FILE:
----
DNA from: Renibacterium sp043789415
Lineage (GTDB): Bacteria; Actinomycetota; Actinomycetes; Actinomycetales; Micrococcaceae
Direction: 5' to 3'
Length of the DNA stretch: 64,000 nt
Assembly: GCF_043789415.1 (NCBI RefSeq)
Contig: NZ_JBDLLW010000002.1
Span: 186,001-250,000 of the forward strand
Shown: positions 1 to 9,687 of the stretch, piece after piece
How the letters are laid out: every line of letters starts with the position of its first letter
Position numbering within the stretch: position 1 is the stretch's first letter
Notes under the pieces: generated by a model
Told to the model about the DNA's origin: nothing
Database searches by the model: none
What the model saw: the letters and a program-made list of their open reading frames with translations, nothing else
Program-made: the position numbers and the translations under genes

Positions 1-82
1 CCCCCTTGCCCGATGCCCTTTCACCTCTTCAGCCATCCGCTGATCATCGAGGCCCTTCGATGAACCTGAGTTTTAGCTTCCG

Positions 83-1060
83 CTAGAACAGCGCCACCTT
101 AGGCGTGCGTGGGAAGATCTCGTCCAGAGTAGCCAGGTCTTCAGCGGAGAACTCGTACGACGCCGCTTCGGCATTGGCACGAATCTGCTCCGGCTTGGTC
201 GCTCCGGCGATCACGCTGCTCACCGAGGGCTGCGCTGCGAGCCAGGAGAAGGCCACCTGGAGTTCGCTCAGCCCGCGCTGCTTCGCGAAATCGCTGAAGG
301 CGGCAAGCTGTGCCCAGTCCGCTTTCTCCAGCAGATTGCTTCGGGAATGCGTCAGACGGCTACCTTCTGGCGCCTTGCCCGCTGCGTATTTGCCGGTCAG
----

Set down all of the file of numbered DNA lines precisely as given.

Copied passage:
DNA from: Renibacterium sp043789415
Lineage (GTDB): Bacteria; Actinomycetota; Actinomycetes; Actinomycetales; Micrococcaceae
Direction: 5' to 3'
Length of the DNA stretch: 64,000 nt
Assembly: GCF_043789415.1 (NCBI RefSeq)
Contig: NZ_JBDLLW010000002.1
Span: 186,001-250,000 of the forward strand
Shown: positions 1 to 9,687 of the stretch, piece after piece
How the letters are laid out: every line of letters starts with the position of its first letter
Position numbering within the stretch: position 1 is the stretch's first letter
Notes under the pieces: generated by a model
Told to the model about the DNA's origin: nothing
Database searches by the model: none
What the model saw: the letters and a program-made list of their open reading frames with translations, nothing else
Program-made: the position numbers and the translations under genes

Positions 1-82
1 CCCCCTTGCCCGATGCCCTTTCACCTCTTCAGCCATCCGCTGATCATCGAGGCCCTTCGATGAACCTGAGTTTTAGCTTCCG

Positions 83-1060
83 CTAGAACAGCGCCACCTT
101 AGGCGTGCGTGGGAAGATCTCGTCCAGAGTAGCCAGGTCTTCAGCGGAGAACTCGTACGACGCCGCTTCGGCATTGGCACGAATCTGCTCCGGCTTGGTC
201 GCTCCGGCGATCACGCTGCTCACCGAGGGCTGCGCTGCGAGCCAGGAGAAGGCCACCTGGAGTTCGCTCAGCCCGCGCTGCTTCGCGAAATCGCTGAAGG
301 CGGCAAGCTGTGCCCAGTCCGCTTTCTCCAGCAGATTGCTTCGGGAATGCGTCAGACGGCTACCTTCTGGCGCCTTGCCCGCTGCGTATTTGCCGGTCAG